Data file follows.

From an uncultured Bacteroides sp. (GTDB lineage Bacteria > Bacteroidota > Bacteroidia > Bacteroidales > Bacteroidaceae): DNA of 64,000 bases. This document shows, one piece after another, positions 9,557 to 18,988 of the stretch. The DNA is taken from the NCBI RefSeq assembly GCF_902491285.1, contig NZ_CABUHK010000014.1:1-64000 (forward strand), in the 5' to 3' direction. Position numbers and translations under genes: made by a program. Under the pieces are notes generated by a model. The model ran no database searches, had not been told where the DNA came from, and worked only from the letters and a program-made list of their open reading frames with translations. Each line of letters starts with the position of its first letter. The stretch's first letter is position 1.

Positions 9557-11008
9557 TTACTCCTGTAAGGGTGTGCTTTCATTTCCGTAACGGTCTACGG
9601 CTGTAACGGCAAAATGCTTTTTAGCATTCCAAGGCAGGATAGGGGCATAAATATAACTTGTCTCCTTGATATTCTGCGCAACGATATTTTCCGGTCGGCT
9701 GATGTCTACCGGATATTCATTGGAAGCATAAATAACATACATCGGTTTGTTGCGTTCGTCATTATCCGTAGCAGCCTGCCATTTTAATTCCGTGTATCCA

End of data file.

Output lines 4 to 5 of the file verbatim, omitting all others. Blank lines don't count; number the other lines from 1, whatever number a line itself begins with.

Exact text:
9601 CTGTAACGGCAAAATGCTTTTTAGCATTCCAAGGCAGGATAGGGGCATAAATATAACTTGTCTCCTTGATATTCTGCGCAACGATATTTTCCGGTCGGCT
9701 GATGTCTACCGGATATTCATTGGAAGCATAAATAACATACATCGGTTTGTTGCGTTCGTCATTATCCGTAGCAGCCTGCCATTTTAATTCCGTGTATCCA